Chop­per tours evoke love and loathing

China Daily (Canada) - - FRONT PAGE - By YU RAN in Shang­hai

yu­ran@chi­nadaily.com.cn

Shang­hai’s first low-altitude he­li­copter sight­see­ing tours were tem­po­rar­ily called off by the mu­nic­i­pal gov­ern­ment on Wed­nes­day af­ter lo­cal res­i­dents com­plained of noise pol­lu­tion.

The tours, which proved an im­me­di­ate hit with tourists, be­gan on May 1, with one op­er­a­tor of­fer­ing three scenic routes over dif­fer­ent parts of the city.

But many res­i­dents who live un­der the fly­ing routes quickly posted mis­sives on­line be­rat­ing the high-fre­quency noise of the ro­tors and en­gine.

One man with the sur­name Zhang com­plained that the chop­pers rat­tled his nerves and shook his win­dow­panes, un­fairly dis­rupt­ing the lives of both him­self and his fam­ily, re­ported Xin­min.cn.

Such a ve­he­ment re­sponse forced Shang­hai King­wing Gen­eral Avi­a­tion Co Ltd to stop re­ceiv­ing reser­va­tions from the public on Mon­day.

The project is now pending fur­ther as­sess­ment from the Shang­hai Mu­nic­i­pal Trans­porta­tion Com­mis­sion, Shang­hai En­vi­ron­men­tal Pro­tec­tion Bureau and other re­lated de­part­ments.

“As there is no reg­u­la­tion di­rectly re­strict­ing low-altitude he­li­copter tours in terms of safety and noise pol­lu­tion, we may have to wait a while for a clear con­clu­sion,” said Liu Yan­peng, the com­pany’s brand direc­tor.

To min­i­mize the noise, King­wing switched over to us­ing a lower-pow­ered chop­per on the sec­ond day and tried to ap­ply for a per­mit to fly at higher al­ti­tudes of 300 to 400 me­ters, up from the orig­i­nal 200 m.

The pro­gram of­fered flights last­ing from five to 20 min­utes on a choice of three routes: One promised bird’s-eye views of the Lu­ji­azui fi­nan­cial dis­trict, an­other took in the Shang­hai 2010 World Expo site, and the third gave vis­i­tors aerial views of the still-un­der-con­struc­tion Dis­ney­land re­sort in Pudong. Tourists were be­ing charged from 800 yuan ($129) to 2,400 yuan per per­son for the priv­i­lege.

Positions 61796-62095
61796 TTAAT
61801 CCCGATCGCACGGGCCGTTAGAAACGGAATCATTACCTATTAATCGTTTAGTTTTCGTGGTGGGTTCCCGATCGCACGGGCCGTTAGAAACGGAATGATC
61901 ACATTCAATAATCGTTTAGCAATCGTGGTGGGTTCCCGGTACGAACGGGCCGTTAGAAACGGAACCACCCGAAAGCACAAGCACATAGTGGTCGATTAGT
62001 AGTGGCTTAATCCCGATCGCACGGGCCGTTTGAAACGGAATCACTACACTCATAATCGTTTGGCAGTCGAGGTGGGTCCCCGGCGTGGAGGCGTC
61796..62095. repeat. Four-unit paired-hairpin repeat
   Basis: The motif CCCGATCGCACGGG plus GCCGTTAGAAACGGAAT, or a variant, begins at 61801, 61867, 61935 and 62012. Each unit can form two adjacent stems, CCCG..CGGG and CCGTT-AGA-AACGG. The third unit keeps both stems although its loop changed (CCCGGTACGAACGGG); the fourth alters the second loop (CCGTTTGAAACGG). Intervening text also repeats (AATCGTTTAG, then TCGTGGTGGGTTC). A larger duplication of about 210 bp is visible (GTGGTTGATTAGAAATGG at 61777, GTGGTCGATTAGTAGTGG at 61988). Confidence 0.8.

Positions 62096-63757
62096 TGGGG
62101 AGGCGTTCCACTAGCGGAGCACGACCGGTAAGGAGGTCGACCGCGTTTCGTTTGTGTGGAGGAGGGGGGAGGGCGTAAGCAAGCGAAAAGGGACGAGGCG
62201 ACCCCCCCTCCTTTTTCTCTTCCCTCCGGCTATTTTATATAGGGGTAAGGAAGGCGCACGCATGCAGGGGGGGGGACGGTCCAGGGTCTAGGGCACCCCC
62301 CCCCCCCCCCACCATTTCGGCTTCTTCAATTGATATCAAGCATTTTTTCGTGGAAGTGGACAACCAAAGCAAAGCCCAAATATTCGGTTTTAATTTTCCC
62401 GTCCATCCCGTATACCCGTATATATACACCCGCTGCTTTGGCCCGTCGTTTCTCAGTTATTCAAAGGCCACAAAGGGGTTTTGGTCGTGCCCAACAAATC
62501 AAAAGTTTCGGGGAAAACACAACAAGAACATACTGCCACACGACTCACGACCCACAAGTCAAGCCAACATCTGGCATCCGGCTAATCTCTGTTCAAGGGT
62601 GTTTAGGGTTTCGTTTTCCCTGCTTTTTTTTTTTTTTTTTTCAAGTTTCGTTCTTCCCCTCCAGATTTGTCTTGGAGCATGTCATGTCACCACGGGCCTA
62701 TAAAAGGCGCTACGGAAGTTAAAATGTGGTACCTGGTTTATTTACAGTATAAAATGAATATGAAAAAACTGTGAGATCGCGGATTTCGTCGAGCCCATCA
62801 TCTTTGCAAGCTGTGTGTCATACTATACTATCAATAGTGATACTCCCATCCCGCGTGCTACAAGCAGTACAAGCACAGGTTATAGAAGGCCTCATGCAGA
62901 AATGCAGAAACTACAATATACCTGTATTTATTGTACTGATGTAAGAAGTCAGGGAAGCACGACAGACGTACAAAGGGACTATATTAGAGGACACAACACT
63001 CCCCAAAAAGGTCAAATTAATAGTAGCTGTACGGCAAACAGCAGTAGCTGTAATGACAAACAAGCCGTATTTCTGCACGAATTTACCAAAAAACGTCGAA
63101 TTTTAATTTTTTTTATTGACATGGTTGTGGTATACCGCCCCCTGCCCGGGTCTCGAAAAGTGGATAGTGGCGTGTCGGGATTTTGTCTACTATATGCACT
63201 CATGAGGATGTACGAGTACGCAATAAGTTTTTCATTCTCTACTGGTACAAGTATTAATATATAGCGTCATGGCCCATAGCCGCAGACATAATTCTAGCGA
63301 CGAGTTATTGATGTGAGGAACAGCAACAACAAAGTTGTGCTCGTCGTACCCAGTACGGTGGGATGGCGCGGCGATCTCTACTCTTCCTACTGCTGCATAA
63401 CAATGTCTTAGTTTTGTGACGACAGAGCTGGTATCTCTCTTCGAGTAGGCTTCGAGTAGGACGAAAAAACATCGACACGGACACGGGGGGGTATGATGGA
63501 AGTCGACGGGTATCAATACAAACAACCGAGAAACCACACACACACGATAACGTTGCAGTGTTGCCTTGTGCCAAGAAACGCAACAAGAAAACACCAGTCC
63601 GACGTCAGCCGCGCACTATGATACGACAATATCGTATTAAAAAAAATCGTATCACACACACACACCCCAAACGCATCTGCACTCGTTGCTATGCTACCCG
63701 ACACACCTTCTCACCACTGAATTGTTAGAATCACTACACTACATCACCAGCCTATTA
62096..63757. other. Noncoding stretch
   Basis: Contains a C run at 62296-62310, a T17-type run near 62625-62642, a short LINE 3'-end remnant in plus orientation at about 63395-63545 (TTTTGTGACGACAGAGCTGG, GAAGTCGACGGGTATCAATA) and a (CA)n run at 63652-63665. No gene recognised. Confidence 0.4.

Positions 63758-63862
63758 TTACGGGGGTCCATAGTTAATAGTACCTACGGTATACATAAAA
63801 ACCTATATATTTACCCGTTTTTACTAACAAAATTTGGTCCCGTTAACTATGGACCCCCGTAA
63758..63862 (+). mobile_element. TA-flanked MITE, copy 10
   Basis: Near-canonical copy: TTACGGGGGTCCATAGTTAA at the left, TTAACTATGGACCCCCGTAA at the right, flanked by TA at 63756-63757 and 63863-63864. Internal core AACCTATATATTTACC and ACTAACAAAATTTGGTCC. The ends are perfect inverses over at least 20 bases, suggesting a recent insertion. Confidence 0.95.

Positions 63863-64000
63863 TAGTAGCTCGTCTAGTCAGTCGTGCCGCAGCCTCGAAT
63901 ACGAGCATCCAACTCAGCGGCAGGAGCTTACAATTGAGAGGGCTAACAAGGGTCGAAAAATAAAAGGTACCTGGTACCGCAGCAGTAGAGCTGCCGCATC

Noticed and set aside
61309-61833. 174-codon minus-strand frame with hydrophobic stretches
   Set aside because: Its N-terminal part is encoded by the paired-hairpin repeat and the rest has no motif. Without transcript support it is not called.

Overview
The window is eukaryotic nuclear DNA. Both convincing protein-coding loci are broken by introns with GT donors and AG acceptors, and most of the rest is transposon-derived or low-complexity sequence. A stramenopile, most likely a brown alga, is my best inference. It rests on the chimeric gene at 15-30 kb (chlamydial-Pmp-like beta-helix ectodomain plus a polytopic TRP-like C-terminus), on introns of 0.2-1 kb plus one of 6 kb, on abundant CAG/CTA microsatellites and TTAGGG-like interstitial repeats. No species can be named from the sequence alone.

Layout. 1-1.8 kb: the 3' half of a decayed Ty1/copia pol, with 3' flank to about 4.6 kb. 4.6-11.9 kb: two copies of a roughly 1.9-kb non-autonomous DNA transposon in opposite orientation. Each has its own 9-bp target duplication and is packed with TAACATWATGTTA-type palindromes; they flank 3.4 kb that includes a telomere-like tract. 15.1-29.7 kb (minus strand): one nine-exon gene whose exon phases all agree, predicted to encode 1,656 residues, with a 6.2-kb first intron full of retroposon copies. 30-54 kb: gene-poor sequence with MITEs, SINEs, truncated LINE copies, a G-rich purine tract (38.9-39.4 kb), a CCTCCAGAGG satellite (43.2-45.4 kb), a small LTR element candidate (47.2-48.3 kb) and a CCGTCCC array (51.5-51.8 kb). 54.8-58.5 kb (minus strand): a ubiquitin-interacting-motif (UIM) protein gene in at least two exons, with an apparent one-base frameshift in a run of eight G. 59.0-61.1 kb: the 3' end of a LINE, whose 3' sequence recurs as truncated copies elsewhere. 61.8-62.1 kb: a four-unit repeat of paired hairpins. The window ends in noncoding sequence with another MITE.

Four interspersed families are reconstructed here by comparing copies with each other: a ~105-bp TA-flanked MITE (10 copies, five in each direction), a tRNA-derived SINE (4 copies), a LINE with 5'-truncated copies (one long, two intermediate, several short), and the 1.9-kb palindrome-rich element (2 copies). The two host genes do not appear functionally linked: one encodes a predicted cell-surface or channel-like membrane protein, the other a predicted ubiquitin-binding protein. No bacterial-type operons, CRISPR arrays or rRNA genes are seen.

Over the first one and a half days of op­er­a­tion, some 150 tourists stepped onto the com­pany’s sole chop­per en­joy the short scenic trips.

“We are try­ing to sat­isfy the grow­ing de­mand from tourists who al­ready have some luxury trav­el­ing ex­pe­ri­ence, while also mak­ing the ex­pe­ri­ence qui­eter for lo­cal res­i­dents for a win-win re­sult,” said Liu.

In or­der to be cleared to fly in China’s low-altitude airspace (un­der 1,000 m), an air­craft must be reg­is­tered with the lo­cal of­fice of the Civil Avi­a­tion

to Ad­min­is­tra­tion of China, which checks that the model has been ap­proved to op­er­ate in China’s airspace.

Pri­vately owned com­pa­nies like King­wing that run regular com­mer­cial trips have to go through a more com­pli­cated pro­ce­dure as they need a spe­cial per­mit to fly along re­stricted routes for longer pe­ri­ods.

The lat­est doc­u­ment is­sued by the State Coun­cil and the Cen­tral Mil­i­tary Com­mis­sion in 2010 said the coun­try’s low-altitude airspace would be partly opened to pri­vately op­er­ated flights. This was to pro­mote gen­eral avi­a­tion — the use of air­craft other than those flown by air­lines, the mil­i­tary and po­lice.

Com­pared to the United States, the ra­tio of gen­eral avi­a­tion air­craft per capita is very low in China.

“We aim to in­tro­duce he­li­copters and gen­eral avi­a­tion prac­tices from de­vel­oped coun­tries into the daily lives of Chi­nese peo­ple,” said Liu.

Chop­per tours are com­mon in many West­ern coun­tries, where tourists can en­joy bird’s-eye views of iconic sites and land­marks. In the US, they are es­pe­cially popular in New York, Las Ve­gas, San Fran­cisco and Seat­tle.

But this unique tourism prod­uct has only just en­tered the Chi­nese mar­ket in the last two to three years as the lo­cal gov­ern­ment changed tack to give the econ­omy a boost.

“It will bring pos­i­tive ef­fects to the tourism in­dus­try and drive the mod­ern ser­vice sec­tor to a higher level, which will di­rectly lead to re­gional eco­nomic growth,” said Zhu Jinfu, a pro­fes­sor from the Col­lege of Civil Avi­a­tion at Nan­jing Uni­ver­sity of Aero­nau­tics and Astro­nau­tics.

Zhu said it would be bet­ter to de­sign routes away from neigh­bor­hoods and schools dur­ing the day­time to lower the im­pact on res­i­dents’ ears.

CAO LEI FOR CHINA DAILY

Shang­hai’s first Liu Yan­peng, brand direc­tor of Shang­hai King­wing Gen­eral Avi­a­tion Co Ltd

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